tales of the zeppelin artwork by frazer irving
 

The Boy in Winter's Grasp
Available now  - click here

It is Christmas 1914. As Europe descends further into the Great War, Christopher Flyte is sent home in disgrace from his school. He returns to the sleepy English village of Alton. It is there that he meets the mysterious traveller, Bailey - a master storyteller who fills the boy's head with stories of King Arthur's time. The more Christopher hears, the more he suspects that Bailey's stories are more than just simple myths.

Soon, Christoper is a pawn in a game that has been playing out for centuries....

Published by Fantastic Books

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Trouble with my dressing gown

Posted on Jan 8, 2014 by John Scotcher
Just after Xmas (well, actually on Xmas day, whilst the folks were having their afternoon nap) I ordered a new dressing gown.  It is a big black hooded affair that is sold as being a 'Sith Lord Dressing Gown'.

I'm actually wearing it as I write this (don't judge me, it's 07:40 am and I haven't had a coffee yet), along with a black onesie and big black furry slippers.  This outfit is so comfortable that when I am working at the desk at home (most days), I am struggling to think of a reason to wear anything else.  For one I get to keep telling the cats 'I am your father', which thus far continues to amuse me no end and for another I get to keep making lightsabre noises as i move stuff; for example the coffee i have just made.  I would write the noise I am making down here, but I am struggling to work out how to spell that very particular noise a lightsabre makes.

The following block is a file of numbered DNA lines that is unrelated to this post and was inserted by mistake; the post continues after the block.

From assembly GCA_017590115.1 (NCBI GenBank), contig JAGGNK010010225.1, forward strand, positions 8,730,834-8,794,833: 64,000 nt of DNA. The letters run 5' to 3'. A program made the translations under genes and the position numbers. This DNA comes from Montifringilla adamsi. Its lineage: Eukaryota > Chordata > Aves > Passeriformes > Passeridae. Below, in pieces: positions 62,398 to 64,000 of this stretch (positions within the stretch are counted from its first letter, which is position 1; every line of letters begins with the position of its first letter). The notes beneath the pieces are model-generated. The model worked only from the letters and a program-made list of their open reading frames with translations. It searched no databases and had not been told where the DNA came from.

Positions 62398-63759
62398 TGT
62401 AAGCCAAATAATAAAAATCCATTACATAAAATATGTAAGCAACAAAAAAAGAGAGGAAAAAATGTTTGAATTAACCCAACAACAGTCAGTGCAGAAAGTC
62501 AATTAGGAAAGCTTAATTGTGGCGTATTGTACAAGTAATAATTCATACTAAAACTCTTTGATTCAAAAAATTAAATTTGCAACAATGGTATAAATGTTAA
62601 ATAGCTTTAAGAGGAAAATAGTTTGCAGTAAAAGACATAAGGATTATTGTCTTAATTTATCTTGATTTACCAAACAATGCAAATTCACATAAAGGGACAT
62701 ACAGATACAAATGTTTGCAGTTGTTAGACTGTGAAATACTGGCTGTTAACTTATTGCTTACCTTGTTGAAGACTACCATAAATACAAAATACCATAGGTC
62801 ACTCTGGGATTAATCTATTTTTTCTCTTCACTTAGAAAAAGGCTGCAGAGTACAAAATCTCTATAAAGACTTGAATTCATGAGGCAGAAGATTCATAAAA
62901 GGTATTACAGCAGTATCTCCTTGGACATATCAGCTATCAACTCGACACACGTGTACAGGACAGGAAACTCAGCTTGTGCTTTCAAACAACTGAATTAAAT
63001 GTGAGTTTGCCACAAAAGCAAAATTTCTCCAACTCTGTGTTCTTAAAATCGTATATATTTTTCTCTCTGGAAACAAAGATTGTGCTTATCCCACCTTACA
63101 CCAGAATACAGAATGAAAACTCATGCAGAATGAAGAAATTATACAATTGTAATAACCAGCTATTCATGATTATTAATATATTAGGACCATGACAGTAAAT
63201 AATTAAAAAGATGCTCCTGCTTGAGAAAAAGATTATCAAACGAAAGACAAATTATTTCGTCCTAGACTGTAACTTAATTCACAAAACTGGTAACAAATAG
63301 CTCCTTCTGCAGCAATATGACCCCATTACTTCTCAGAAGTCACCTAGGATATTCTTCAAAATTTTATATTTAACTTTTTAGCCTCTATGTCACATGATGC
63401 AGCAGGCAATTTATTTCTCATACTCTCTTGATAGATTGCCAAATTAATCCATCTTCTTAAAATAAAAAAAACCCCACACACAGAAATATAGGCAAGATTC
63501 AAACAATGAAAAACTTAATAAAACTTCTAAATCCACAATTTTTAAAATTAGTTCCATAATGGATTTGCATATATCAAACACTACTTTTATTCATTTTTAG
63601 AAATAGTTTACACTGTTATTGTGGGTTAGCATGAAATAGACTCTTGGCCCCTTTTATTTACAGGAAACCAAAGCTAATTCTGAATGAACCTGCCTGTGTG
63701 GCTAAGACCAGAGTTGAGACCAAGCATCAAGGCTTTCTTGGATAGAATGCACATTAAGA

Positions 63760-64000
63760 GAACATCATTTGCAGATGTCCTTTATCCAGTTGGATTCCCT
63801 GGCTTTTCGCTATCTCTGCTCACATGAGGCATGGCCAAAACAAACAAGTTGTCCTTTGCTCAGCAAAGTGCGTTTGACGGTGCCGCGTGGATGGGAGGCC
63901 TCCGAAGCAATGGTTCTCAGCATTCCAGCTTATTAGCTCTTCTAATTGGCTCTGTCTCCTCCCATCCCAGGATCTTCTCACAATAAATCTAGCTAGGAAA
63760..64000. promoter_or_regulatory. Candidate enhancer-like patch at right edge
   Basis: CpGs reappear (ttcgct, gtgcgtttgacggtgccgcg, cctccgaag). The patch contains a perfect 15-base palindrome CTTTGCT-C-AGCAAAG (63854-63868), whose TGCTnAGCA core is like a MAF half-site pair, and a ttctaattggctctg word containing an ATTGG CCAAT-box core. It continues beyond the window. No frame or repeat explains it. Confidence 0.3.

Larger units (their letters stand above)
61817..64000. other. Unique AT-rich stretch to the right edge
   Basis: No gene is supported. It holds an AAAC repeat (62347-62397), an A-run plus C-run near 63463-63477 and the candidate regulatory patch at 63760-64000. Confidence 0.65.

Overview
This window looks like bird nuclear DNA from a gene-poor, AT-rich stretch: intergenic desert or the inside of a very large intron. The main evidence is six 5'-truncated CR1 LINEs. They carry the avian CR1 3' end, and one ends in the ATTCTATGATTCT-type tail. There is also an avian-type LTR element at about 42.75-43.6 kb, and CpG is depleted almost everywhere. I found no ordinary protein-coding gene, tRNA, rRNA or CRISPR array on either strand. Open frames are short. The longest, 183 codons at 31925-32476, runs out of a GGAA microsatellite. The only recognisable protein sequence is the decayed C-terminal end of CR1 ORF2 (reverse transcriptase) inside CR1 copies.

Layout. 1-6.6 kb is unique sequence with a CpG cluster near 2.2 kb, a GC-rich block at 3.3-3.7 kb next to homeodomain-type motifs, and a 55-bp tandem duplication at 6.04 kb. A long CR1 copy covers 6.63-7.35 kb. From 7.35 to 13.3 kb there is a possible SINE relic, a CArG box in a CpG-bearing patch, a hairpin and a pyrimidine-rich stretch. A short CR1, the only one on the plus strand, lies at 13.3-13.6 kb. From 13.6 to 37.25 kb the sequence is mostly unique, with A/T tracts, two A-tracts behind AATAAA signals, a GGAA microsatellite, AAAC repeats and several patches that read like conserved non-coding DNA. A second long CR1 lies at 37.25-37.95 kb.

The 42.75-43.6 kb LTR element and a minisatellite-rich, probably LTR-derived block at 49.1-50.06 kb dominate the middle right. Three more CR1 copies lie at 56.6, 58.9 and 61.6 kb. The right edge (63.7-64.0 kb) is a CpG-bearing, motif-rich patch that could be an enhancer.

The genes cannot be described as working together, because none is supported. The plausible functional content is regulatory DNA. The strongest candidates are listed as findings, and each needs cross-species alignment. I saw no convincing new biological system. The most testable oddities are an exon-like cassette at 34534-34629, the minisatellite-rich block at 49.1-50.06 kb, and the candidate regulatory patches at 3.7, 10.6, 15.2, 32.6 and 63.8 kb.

The funny thing is, I don't even really enjoy the Star Wars films.  I did as a boy, but I never developed the obsession with them that many friends did.  They're ok, I guess.  They do their job well (episodes four to six at least), but there are far better movies out there.  I bought the dressing gown because it was the biggest, most comfortable looking one out there.

The dressing gown itself, with a change of logo or colour could be just as easily marketed as a 'Gandalf' dressing gown, a 'Hogwarts' dressing gown, even a 'Micky Mouse' in 'Fantasia' dressing gown (though this might need mouse ears too), and that got me thinking.  Did none of these wizards have to deal with the practicalities of day to day living?  

If they did, in between spells they would have experienced some considerable problems.  Thus far my, um, wizards sleeves (stop sniggering at the back) have, in no particular order; dipped into tea, coffee, and orange juice; caught on a huge number of doors, stopping me in my tracks or, if I don't notice, yanking my arm backwards as I pass the door, knocked one of the cats off the desk (that one was actually funny), and caught my kindle and knocked it off the bed.  

In practical terms, any garment that is shaped like a wizard's robes is as useful as an actual book of spells (sorry Wiccans, but this is the real world and you are silly).  Thus when I'm wearing my dressing gown, I think this should be a perfect excuse that I should be allowed to do nothing and be waited on by minions.  Monkeys ideally, with wings and wearing fezes; carrying little trays of sweets and wine.  

Now, if I can just convince the rest of the world.  

 

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Don't you love an animal in a fez.

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